Research for the past ten years suggests that your "digit ratio" between these your index and ring finger can reveal some interesting tidbits about you:
Your sex. Well, hopefully you don't have to look at your hand to tell if you're a man or woman. It turns out that the basis of most of this dimorphism is due to how much testosterone exposure we had in the womb. Men tend to have a longer ring than index finger (left panel), while women's are generally similar to or shorter than the index finger (right panel).
Fertility. Men with longer ring fingers may be more fertile. For women, it's the other way around.
Heart attack risk. Longer ring fingers, or higher testosterone levels, seem to protect against risks contributing to heart attack.
Income. It seems that the longer the ring finger, the more likely to be aggressive and take risks—the higher, perhaps, the income. Again—testosterone.
Clearly these hormone-related differences must have their basis in the brain. But can our fingers tell us anything about what's going on—or what's to come—neurologically?
Check out this abstract from a 1985 journal publication regarding fingerprint loops and Alzheimer's risk. This study is now 26 years old. I invite my brainy readers to discuss: what are the problems with making these claims? (Hint: the loop thing isn't true!)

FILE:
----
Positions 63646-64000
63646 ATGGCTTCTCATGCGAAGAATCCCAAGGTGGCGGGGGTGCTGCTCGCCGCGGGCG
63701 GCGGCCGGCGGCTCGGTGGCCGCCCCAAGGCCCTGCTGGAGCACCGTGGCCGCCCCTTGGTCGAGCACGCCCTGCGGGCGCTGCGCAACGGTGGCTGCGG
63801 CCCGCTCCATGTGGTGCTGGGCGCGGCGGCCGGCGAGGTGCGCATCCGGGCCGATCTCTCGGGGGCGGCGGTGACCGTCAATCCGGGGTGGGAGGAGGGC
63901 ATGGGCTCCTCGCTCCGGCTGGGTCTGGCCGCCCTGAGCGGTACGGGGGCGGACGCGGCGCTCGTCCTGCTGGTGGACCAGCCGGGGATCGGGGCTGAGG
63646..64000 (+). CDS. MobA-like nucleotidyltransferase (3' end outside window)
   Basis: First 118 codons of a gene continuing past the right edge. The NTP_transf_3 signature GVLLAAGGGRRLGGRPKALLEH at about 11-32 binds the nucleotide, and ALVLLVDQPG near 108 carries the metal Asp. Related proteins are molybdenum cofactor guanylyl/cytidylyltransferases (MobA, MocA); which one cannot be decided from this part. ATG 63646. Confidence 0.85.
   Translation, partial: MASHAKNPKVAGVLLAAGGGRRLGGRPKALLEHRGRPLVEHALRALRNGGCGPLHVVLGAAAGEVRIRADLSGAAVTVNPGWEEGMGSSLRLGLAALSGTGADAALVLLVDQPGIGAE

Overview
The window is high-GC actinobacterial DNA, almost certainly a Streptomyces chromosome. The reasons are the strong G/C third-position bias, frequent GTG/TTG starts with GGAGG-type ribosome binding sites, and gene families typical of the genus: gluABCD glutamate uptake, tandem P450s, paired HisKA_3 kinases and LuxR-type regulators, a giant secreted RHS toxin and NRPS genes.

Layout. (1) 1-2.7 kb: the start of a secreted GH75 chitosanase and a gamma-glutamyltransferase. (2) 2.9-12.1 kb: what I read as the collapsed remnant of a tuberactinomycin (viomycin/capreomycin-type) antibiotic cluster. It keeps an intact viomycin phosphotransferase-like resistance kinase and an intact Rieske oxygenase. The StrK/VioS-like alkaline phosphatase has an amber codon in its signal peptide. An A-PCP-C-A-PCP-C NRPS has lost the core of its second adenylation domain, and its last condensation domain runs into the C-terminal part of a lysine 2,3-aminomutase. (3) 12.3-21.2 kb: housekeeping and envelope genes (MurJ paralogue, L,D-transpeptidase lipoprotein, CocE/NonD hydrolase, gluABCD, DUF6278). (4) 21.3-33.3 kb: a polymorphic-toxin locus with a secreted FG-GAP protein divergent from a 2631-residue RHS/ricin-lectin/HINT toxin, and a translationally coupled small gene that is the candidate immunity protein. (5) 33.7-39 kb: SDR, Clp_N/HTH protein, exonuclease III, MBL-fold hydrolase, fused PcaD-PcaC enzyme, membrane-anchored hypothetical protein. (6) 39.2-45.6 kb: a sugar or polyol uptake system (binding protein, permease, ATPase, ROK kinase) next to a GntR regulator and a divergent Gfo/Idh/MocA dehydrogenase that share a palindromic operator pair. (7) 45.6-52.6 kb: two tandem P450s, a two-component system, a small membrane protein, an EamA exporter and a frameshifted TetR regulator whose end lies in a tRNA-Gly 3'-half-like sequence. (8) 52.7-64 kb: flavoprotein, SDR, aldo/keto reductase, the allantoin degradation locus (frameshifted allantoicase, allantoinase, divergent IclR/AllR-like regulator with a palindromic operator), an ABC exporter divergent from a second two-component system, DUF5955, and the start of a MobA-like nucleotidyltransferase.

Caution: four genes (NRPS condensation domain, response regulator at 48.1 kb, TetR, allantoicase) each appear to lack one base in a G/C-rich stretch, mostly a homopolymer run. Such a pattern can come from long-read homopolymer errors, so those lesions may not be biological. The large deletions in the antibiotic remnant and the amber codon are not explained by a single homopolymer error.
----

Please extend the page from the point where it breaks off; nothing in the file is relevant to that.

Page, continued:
Fingerprint dermatoglyphic patterns in 50 patients with presumed senile dementia of the Alzheimer type (SDAT) were compared with a control group of 50 patients with other neurologic diseases and with population norms. Patients with SDAT showed a significantly increased frequency of ulnar loops on their fingertips and a concomitantly decreased frequency of whorls and arches. A pattern of eight or more ulnar loops was found significantly more often in patients with SDAT (72%) than in the control group (26%). Fourteen patients with SDAT had ulnar loops on all ten fingers; this occurred in four patients in the control group. Radial loops on the fourth and fifth digits were more prevalent in patients with SDAT.
Photos courtesy Soda Head and Tholath.
Weinreb HJ (1985). Fingerprint patterns in Alzheimer's disease. Archives of neurology, 42 (1), 50-4 PMID: 3966885